The rules of the game are about to change.
Inspired by one family’s real drama, this soccer story set in 1978 features a teenage girl fighting for a chance to play competitive soccer.
As art often imitates life, the film is based on true events from the Shue family (producer and co-star Andrew Shue, and Academy Award-nominated actress Elisabeth Shue). Elisabeth, who plays the film’s mom, wanted to be the first girl in her New Jersey town (back in the day) to play soccer on an all boys’ high school team.
Seventeen-year old Carly Schroeder, who you might recognize from “Lizzie McGuire”, or “Port Charles”, stars as Gracie Bowen, the only girl in a family of three brothers. Their family life revolves almost entirely around soccer: her father (Dermot Mulroney) and brothers are obsessed with the sport, practicing in the backyard’s makeshift goal every day from morning until night. Tragedy unexpectedly strikes when Gracie’s older brother Johnny, star of the high school varsity soccer team, is killed in a car accident.
Struggling with grief over her family’s loss, Gracie decides to fill the void by petitioning the school board to allow her to play on the boy’s high school varsity soccer team in Johnny’s place. Her father, a former soccer star himself, tries to prove to Gracie that she is not tough enough or talented enough to play with boys.
Undeterred, Gracie finds reserves of strength she never knew existed, and persists in changing everyone’s beliefs in what she is capable of, including her own. Gracie not only forces her father to wake up from his grief and see her as the beautiful and strong person that she has always been but she also brings her family together in the face of their tragedy.
The Indiana-born Schroeder is a natural who demonstrates just the right blend of beauty and power (truly a Pretty Tough girl). She can kick the ball farther, run faster, and work harder than the boys all with nary a flick of her long blonde hair. Though the film is a sometimes formulaic, feel-good sports movie, Schroeder displays a range of appropriate emotions which makes the film eminently watchable. She embodies Gracie, a real character who flunks history, fights with her best friend, experiments with cigarettes and bad boys, all while chasing her dream of playing competitive soccer.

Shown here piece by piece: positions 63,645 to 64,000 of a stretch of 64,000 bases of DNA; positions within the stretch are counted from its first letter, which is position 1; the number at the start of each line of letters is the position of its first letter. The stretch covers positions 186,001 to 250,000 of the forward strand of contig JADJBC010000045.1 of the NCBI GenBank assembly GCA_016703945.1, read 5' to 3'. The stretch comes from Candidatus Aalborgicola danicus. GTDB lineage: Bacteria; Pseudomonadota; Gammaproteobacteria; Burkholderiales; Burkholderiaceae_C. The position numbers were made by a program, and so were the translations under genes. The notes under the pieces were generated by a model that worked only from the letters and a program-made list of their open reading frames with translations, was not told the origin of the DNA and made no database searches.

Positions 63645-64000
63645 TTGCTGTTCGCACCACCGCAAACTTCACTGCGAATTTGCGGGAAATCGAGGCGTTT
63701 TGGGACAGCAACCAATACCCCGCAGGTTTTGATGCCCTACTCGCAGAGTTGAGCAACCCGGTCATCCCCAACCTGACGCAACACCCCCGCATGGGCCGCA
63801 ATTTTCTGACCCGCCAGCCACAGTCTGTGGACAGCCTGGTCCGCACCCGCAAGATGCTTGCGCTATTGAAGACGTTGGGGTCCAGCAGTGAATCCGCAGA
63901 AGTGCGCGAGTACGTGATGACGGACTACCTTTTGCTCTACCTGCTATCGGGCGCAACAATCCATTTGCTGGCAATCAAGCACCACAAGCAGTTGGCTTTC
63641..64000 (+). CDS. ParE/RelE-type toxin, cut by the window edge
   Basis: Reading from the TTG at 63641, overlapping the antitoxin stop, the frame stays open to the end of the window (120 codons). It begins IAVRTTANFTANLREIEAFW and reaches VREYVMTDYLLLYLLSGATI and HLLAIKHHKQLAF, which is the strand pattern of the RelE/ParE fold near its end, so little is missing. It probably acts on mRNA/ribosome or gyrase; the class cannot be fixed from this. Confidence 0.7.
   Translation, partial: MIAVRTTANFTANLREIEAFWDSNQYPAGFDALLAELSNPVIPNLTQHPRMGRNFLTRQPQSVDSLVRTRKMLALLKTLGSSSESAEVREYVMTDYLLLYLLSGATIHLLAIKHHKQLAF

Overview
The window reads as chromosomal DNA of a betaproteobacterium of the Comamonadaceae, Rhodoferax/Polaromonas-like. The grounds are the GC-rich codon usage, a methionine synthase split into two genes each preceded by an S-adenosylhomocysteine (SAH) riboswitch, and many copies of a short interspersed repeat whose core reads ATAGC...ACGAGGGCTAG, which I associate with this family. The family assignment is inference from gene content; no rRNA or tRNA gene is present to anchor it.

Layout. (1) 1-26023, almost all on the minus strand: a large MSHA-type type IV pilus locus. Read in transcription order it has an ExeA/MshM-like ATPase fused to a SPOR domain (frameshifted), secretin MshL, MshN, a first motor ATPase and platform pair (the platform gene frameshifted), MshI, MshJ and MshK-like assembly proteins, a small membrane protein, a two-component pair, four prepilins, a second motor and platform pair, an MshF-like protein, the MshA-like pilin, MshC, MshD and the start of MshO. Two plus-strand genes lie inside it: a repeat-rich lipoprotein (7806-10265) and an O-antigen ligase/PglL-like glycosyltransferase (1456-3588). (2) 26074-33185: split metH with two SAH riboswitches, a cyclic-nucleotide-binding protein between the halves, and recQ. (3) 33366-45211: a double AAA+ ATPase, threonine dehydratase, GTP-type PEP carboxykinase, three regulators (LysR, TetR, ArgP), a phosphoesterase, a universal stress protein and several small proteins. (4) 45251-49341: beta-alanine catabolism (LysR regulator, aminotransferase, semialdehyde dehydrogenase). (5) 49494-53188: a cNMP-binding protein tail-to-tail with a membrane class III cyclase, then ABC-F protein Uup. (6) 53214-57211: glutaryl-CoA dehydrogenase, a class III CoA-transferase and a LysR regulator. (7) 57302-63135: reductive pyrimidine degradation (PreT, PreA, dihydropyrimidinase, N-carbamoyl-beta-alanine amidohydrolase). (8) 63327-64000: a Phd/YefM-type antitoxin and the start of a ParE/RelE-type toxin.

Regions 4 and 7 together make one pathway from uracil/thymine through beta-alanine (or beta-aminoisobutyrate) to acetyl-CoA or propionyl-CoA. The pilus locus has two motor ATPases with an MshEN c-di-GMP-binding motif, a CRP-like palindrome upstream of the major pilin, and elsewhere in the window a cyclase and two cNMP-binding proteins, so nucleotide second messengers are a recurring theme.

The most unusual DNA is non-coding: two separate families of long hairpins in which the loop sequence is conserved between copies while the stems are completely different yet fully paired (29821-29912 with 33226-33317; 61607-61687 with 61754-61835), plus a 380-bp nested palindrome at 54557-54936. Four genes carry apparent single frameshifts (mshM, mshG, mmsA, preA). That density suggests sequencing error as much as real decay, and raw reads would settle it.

After Johnny dies, the story follows a predicable string of events…the school board has to decide whether Title IX requires New Jersey to allow girls to play soccer with boys, P.E. administrators are challenged with whether girls should have equal time in the weight room, and Gracie is faced with a pivotal free kick against the rival school in sudden-death overtime.
Directed by Academy Award-winning director Davis Guggenheim (“An Inconvenient Truth”), who is Elizabeth Shue’s real-life husband, this strong family values film at times resembles a Hallmark special (in a good way). Some of the soccer players look like they’d be more at home on a MLS pitch than a high school soccer game but for the most part, the film rings true on all levels.
Featuring a 1970s soundtrack including songs from Boston, Blondie, Aretha Franklin, and Bruce Springsteen along with other great period details (hard to believe their were no cell phones back then) it’s a great time capsule as well a family drama.
The Official Gracie Site